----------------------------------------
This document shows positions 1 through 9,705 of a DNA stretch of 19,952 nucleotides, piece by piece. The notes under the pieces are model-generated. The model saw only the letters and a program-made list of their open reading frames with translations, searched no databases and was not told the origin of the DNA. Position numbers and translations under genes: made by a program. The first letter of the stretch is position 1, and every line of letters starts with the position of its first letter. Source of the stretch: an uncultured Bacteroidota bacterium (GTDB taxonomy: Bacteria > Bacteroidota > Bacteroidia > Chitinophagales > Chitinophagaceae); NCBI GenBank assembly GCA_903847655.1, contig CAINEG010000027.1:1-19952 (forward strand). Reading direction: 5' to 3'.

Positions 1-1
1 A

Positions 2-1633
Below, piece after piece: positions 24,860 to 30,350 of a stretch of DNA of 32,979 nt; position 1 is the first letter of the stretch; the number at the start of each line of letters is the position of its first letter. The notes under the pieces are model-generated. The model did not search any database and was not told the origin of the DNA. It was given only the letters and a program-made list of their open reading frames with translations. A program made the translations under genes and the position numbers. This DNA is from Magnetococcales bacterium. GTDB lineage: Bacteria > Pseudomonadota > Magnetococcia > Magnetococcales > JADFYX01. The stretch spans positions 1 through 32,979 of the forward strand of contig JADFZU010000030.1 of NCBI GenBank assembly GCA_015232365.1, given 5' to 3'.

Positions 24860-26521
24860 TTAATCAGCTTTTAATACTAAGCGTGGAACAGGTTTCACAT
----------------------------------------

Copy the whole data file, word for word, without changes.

This document shows positions 1 through 9,705 of a DNA stretch of 19,952 nucleotides, piece by piece. The notes under the pieces are model-generated. The model saw only the letters and a program-made list of their open reading frames with translations, searched no databases and was not told the origin of the DNA. Position numbers and translations under genes: made by a program. The first letter of the stretch is position 1, and every line of letters starts with the position of its first letter. Source of the stretch: an uncultured Bacteroidota bacterium (GTDB taxonomy: Bacteria > Bacteroidota > Bacteroidia > Chitinophagales > Chitinophagaceae); NCBI GenBank assembly GCA_903847655.1, contig CAINEG010000027.1:1-19952 (forward strand). Reading direction: 5' to 3'.

Positions 1-1
1 A

Positions 2-1633
Below, piece after piece: positions 24,860 to 30,350 of a stretch of DNA of 32,979 nt; position 1 is the first letter of the stretch; the number at the start of each line of letters is the position of its first letter. The notes under the pieces are model-generated. The model did not search any database and was not told the origin of the DNA. It was given only the letters and a program-made list of their open reading frames with translations. A program made the translations under genes and the position numbers. This DNA is from Magnetococcales bacterium. GTDB lineage: Bacteria > Pseudomonadota > Magnetococcia > Magnetococcales > JADFYX01. The stretch spans positions 1 through 32,979 of the forward strand of contig JADFZU010000030.1 of NCBI GenBank assembly GCA_015232365.1, given 5' to 3'.

Positions 24860-26521
24860 TTAATCAGCTTTTAATACTAAGCGTGGAACAGGTTTCACAT